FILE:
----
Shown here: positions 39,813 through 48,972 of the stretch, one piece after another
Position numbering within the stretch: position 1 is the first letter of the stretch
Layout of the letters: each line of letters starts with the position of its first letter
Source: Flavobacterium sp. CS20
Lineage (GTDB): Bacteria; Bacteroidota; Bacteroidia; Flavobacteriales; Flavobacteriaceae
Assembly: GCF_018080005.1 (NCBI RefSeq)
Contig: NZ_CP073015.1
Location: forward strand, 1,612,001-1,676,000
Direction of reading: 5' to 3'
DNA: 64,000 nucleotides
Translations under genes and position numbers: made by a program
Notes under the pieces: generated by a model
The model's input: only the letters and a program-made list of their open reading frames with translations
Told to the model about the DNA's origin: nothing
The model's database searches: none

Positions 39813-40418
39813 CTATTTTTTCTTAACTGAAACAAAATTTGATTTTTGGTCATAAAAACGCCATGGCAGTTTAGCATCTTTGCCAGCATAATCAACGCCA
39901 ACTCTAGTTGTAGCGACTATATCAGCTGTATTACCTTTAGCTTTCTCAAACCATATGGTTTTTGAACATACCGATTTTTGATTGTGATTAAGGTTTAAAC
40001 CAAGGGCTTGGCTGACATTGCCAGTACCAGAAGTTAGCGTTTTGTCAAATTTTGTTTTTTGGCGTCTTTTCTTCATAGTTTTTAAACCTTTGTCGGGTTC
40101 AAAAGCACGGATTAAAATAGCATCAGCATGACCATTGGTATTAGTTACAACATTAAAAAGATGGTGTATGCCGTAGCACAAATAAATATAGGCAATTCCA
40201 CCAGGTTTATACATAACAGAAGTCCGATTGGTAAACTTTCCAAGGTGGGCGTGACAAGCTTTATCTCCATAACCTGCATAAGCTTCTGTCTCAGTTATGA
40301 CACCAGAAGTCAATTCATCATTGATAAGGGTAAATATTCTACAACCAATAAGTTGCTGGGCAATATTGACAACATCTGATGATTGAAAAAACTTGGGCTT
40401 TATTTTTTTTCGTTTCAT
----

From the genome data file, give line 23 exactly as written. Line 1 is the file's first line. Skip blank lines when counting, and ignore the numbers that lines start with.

40401 TATTTTTTTTCGTTTCAT